President Ruto takes a cue from Tanzania, proposing PPP model for management of five Kenyan Ports.

President Ruto takes a cue from Tanzania, proposing PPP model for management of five Kenyan Ports.

Kenya’s President William Ruto has unveiled an ambitious plan to lease and revitalize five critical ports through a public-private partnership (PPP) worth $1.4 trillion. The initiative aims to enhance the country’s maritime industry and improve competitiveness along the northern corridor.

Under the proposal, the Kenya Development Corporation (KDC), a development finance institution, has confirmed that the government is actively seeking private players to operate various sections of Kilindini Harbour, Dongo Kundu Port, Lamu Port, Kisumu Port, and Shimoni Fisheries Port. The objective is to implement a landlord-type port management system, addressing congestion challenges and reducing cargo dwell times.

Kenya faces increasing competition for its trade route from landlocked countries like Uganda, Burundi, and Rwanda, which have shown a preference for the Tanzanian route. In response, both Kenya and Tanzania have embarked on port revamp projects, such as Lamu Port in Kenya and Bagamoyo in Tanzania, as they vie to attract landlocked nations by promising faster cargo evacuation.

Notably, the cargo volume handled by Mombasa Port experienced a decline for the first time in five years, attributed to rising competition from Dar es Salaam. Both countries have also invested in constructing the Standard Gauge Railway (SGR), a modern and efficient railway system, to improve their trade routes.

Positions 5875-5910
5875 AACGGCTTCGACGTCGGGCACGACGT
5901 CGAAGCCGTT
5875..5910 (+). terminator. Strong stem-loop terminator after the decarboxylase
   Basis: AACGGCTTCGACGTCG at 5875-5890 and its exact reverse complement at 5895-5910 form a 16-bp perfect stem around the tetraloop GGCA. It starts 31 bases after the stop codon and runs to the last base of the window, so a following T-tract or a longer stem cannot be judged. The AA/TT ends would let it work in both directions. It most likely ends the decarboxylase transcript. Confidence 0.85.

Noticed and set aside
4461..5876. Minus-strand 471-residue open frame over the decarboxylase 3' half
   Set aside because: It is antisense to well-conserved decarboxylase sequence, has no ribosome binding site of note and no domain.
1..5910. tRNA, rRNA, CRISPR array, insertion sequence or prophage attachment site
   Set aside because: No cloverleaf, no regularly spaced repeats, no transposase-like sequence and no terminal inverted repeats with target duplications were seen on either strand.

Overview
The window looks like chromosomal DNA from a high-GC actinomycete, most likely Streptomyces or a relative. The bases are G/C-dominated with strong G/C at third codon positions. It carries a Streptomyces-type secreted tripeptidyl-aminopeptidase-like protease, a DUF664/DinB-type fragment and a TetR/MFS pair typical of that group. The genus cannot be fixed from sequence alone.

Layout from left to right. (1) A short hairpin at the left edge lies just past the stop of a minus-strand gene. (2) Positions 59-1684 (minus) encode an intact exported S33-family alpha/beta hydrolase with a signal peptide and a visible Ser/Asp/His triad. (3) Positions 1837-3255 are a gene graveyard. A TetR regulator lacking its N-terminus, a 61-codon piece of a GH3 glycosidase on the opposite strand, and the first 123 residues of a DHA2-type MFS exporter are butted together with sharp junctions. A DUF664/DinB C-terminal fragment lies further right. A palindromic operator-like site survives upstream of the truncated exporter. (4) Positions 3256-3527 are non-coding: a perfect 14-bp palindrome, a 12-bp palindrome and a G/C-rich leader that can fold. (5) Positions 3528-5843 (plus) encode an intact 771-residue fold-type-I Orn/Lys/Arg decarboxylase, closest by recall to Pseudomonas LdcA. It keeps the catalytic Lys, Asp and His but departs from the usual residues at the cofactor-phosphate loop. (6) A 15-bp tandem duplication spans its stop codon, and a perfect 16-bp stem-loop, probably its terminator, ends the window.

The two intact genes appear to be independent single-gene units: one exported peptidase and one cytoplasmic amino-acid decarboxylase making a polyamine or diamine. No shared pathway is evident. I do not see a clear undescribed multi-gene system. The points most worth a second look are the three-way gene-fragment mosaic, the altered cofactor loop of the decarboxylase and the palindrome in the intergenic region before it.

Previously, during the election campaigns, President Ruto’s Kenya Kwanza Alliance opposed a similar proposal put forth by the previous administration, accusing them of secretly selling ports to Dubai Port World FZE. However, the previous government clarified that no agreements were made regarding leasing the assets.

Given the port of Mombasa’s vulnerability to competition due to its limited capacity, the Ruto administration is now turning to private investors for a comprehensive revamp. The Kenya Ports Authority (KPA) and the Lapsset Corridor Development Authority have been assigned as the implementing agencies for the leasing project.

The government aims to raise $10 billion through the PPP initiative, with a significant portion allocated to the development of the Port of Lamu. Specifically, the government seeks private investments totalling $304 million, primarily focused on the agribulk and liquibulk terminals. Anticipated growth in imports and exports is being presented as a key incentive for potential investors.

The agribulk terminal is expected to receive the largest capital injection of $210 million, with 78% of the amount to be provided upfront. This investment will cater to the increasing demand for grain imports, job creation and meet the projected growth from 547,000 tonnes in 2023 to 3.3 million tonnes in 2045.

Similarly, the liquibulk terminal will receive $94 million, with 65% of the investment allocated as upfront capital. The storage tanks at the Port of Lamu, estimated to cost $30 million, will be a significant component of this investment. The demand for refined oil product imports and crude oil exports in Kenya is expected to rise from 6.8 million tonnes in 2020 to 19.3 million tonnes in 2045.

To streamline port operations, a multiagency team has directed all cargo handling agencies at the Port of Mombasa to clear shipments within 24 hours as part of ongoing measures.

President Ruto’s proposal seeks to attract private investment, modernize port infrastructure, and stimulate economic growth in Kenya’s maritime sector.